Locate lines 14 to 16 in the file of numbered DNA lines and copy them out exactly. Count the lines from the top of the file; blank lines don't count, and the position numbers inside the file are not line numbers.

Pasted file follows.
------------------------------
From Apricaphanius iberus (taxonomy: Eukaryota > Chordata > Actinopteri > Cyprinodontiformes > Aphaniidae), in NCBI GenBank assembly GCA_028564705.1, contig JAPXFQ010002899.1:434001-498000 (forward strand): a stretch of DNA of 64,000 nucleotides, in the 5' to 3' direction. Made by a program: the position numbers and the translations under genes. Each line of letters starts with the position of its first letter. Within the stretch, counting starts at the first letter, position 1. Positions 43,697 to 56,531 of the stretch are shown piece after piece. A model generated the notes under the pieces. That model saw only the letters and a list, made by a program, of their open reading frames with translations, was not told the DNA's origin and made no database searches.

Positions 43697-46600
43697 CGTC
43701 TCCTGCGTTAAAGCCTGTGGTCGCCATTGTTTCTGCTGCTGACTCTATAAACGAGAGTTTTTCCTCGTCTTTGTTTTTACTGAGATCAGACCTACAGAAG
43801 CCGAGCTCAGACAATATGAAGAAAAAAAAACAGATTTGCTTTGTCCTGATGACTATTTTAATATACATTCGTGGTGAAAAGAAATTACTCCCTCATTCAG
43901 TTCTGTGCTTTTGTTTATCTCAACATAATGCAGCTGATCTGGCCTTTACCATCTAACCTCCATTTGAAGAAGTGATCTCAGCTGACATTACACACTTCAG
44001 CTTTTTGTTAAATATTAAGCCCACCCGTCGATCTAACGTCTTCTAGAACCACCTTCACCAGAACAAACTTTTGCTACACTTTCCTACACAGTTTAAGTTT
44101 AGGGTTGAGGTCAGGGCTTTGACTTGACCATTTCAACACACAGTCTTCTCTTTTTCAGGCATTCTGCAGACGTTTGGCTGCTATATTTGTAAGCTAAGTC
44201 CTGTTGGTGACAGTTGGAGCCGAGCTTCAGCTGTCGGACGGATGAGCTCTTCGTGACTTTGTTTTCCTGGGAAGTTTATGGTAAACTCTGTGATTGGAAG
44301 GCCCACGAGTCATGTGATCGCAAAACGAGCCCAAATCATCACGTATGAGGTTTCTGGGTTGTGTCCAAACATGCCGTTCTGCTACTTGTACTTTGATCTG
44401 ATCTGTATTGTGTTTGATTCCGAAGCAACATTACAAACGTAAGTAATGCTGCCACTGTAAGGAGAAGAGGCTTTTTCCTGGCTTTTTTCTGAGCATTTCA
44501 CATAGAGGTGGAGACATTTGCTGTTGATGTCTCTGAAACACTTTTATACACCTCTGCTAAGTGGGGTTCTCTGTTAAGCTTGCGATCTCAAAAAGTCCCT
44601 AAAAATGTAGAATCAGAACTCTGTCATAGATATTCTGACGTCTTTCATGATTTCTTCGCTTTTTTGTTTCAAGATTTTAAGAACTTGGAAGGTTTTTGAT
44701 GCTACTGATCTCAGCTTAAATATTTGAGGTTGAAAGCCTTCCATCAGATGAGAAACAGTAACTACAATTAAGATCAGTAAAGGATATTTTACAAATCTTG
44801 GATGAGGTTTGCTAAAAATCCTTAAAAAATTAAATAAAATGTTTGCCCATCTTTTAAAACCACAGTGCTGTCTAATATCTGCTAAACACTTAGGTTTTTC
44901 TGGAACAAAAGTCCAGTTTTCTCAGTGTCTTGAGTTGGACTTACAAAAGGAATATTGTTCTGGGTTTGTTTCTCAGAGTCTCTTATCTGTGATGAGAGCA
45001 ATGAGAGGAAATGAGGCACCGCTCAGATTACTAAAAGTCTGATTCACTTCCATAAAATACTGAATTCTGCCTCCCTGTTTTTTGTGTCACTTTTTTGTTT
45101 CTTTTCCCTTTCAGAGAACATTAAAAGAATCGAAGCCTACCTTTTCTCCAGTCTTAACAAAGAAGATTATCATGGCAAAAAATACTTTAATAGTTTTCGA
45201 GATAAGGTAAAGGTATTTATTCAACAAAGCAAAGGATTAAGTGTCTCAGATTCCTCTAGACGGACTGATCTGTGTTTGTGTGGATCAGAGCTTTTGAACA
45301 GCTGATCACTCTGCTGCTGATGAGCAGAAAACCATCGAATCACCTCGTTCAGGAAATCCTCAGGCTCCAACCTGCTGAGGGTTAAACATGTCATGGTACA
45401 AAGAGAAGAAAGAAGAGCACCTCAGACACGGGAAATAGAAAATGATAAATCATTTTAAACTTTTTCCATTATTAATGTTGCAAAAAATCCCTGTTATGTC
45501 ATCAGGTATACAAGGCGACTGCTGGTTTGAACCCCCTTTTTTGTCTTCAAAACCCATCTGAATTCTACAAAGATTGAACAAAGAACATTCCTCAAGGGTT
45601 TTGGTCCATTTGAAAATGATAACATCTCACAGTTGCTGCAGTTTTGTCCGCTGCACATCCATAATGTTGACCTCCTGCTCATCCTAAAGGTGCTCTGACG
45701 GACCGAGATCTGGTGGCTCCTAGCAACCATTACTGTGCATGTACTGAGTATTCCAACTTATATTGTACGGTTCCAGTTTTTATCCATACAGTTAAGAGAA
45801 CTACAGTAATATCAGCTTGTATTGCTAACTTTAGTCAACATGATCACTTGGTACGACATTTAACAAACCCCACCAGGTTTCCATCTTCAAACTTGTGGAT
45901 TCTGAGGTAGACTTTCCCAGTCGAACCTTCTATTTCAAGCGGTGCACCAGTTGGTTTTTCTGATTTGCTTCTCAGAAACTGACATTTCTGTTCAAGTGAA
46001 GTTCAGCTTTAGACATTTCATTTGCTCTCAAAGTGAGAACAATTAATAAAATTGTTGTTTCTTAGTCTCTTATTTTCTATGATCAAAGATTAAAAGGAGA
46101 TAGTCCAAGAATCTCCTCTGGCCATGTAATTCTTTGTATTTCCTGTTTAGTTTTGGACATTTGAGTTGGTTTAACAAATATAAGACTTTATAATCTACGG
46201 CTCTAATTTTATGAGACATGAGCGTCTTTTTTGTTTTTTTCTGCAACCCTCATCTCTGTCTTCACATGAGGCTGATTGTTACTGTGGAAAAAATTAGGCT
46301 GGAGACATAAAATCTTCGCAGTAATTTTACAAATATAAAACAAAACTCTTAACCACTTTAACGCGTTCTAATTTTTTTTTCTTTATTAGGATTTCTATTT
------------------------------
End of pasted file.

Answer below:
44701 GCTACTGATCTCAGCTTAAATATTTGAGGTTGAAAGCCTTCCATCAGATGAGAAACAGTAACTACAATTAAGATCAGTAAAGGATATTTTACAAATCTTG
44801 GATGAGGTTTGCTAAAAATCCTTAAAAAATTAAATAAAATGTTTGCCCATCTTTTAAAACCACAGTGCTGTCTAATATCTGCTAAACACTTAGGTTTTTC
44901 TGGAACAAAAGTCCAGTTTTCTCAGTGTCTTGAGTTGGACTTACAAAAGGAATATTGTTCTGGGTTTGTTTCTCAGAGTCTCTTATCTGTGATGAGAGCA